Neuroleptics are an entirely different class of drugs - you absolutely cannot lump them together. They have varyingly opposing effects (e.g. blocking dopamine instead of increasing it). And just FYI, only old doctors call them neuroleptics anymore in practice - we just say antipsychotics. And there are two very distinct classes of antipsychotics that can't really be lumped together for most purposes - simply, first generation and second generation. The first generation (chlorpromazine, fluphenazine, thioridazine, haloperidol, prochlorperazine, etc) is much more likely to cause depression, whereas some agents in the second generation are actually indicated to treat depression (e.g. olanzapine, aripiprazole).
Looking at the page you linked, I have several comments:
1) As far as chronicity, depressed patients are likely to have multiple episodes throughout their lives. If they suffer an episode while on an antidepressant, it doesn't mean the antidepressant caused it. If they weren't on the antidepressant, they would likely be having even more episodes. Also, only one citation? From 1973? That doesn't stand in evidence-based medicine today.
2)"British researchers found that 50% of drug-withdrawn patients relapsed within six months." That would indicate that the drugs were working, don't you think? They can't relapse unless they first leave depression. Equally, this would imply that after stopping antidepressant therapy, 50% of patients /didn't/ relapse.
Replace depression with another disease state and think about it this way: 50% of patients with high blood pressure who stopped taking their medication (which lowered their blood pressure) had high blood pressure 18 months after stopping the drug. Is there anything surprising about this? No. The problem is the stigma associate with depression.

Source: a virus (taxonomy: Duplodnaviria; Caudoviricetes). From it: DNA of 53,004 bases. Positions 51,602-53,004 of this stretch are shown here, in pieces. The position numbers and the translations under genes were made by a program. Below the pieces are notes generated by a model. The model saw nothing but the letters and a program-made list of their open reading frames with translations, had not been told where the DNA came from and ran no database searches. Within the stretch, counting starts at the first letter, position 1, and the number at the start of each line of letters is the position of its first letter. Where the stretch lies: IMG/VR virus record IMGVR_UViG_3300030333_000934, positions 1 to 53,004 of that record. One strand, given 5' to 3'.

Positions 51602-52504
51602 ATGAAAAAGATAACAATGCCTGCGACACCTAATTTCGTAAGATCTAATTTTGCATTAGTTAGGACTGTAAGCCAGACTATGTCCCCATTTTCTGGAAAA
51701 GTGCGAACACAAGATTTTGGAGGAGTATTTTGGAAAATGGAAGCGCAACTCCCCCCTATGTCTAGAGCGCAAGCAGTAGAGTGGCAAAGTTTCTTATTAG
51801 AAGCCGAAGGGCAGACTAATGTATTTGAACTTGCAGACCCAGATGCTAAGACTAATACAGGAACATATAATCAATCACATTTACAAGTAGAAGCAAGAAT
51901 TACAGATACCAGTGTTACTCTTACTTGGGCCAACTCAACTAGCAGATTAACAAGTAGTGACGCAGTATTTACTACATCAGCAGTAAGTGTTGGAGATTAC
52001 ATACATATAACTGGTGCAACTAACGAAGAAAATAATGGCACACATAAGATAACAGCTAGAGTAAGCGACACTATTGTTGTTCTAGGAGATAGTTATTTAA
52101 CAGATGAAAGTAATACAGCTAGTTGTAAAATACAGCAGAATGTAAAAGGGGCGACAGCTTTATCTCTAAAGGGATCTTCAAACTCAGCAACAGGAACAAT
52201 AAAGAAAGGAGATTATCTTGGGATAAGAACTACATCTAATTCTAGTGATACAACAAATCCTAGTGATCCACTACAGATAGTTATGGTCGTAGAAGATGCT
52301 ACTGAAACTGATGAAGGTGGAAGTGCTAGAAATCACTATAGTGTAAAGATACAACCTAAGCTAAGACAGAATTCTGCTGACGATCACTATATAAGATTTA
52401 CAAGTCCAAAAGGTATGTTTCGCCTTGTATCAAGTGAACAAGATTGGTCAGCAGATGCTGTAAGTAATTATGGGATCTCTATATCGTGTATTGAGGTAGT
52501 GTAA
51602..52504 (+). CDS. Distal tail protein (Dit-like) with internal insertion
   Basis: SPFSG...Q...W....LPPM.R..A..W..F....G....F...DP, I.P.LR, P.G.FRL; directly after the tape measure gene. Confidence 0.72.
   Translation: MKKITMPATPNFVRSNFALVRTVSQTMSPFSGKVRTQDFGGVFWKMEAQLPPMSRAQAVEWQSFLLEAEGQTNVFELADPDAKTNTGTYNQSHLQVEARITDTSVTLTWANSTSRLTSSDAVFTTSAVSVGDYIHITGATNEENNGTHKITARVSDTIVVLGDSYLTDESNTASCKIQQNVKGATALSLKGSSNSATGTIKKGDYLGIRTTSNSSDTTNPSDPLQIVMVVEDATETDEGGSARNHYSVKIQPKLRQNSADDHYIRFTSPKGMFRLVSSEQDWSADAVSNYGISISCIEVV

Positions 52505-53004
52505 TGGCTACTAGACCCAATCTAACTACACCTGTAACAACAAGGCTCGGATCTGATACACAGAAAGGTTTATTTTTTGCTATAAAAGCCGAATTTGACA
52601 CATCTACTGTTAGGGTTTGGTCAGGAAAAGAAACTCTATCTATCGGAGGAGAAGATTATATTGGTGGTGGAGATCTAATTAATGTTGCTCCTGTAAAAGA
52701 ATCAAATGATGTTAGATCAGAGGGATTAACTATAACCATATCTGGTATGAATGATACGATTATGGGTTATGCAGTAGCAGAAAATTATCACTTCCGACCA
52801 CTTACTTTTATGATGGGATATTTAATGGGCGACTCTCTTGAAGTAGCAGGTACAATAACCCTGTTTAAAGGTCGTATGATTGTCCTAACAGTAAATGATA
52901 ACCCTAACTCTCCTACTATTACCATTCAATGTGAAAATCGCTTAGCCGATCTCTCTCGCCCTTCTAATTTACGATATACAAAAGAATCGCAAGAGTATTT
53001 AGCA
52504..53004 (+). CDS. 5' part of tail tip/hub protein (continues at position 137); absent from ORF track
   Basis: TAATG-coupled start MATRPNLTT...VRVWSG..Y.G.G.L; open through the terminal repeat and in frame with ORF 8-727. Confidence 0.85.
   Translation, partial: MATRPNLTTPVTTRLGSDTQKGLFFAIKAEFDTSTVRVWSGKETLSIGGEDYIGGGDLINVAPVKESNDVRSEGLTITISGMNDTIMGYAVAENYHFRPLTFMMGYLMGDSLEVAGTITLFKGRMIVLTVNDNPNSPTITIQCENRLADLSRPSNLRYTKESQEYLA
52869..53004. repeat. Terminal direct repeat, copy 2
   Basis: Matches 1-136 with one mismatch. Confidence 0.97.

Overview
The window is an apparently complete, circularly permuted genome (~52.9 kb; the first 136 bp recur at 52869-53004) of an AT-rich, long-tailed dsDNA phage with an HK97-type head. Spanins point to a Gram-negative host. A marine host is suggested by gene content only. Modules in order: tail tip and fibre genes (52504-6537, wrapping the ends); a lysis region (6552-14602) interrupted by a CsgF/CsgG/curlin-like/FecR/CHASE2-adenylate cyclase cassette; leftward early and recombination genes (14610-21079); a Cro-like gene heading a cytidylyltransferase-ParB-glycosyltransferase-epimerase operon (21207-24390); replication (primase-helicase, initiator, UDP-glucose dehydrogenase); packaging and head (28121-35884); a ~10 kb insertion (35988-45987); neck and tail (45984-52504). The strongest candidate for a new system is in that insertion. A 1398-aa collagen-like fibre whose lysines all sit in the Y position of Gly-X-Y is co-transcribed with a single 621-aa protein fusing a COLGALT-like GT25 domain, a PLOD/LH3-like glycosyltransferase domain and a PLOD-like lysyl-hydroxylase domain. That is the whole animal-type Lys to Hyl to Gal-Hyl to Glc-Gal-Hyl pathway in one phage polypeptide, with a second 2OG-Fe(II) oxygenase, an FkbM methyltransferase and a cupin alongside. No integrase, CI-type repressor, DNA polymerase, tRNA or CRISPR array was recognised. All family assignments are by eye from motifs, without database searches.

3) Patients with mental illnesses are more likely to suffer from chronic illnesses (if you wish, I will fetch citations for you). Therefore, quite logically, patients who take antidepressants suffer from more chronic illnesses becaues they have depression than patients who have never had a mental illness. Again, there is nothing surprising about this.
4) Cherry-picked journal articles. I know very few people read medical journals regularly, but you can find an article to prove anything. There are reputable journals, and disreputable journals. Standards are a big deal, and just because something got published doesn't mean it's accurate or true. For a nice ranking of journals, you can check out http://www.scimagojr.com/
Is this the entire bibliography for the book? Honestly, 8 page journal articles have more than this (I'm serious. Look up NEJM and pull any five articles over two pages. And then keep in mind that there is a citation /limit/ to get published in the journal).
If you would like to discuss any of the literature more thoroughly, I would be more than happy to.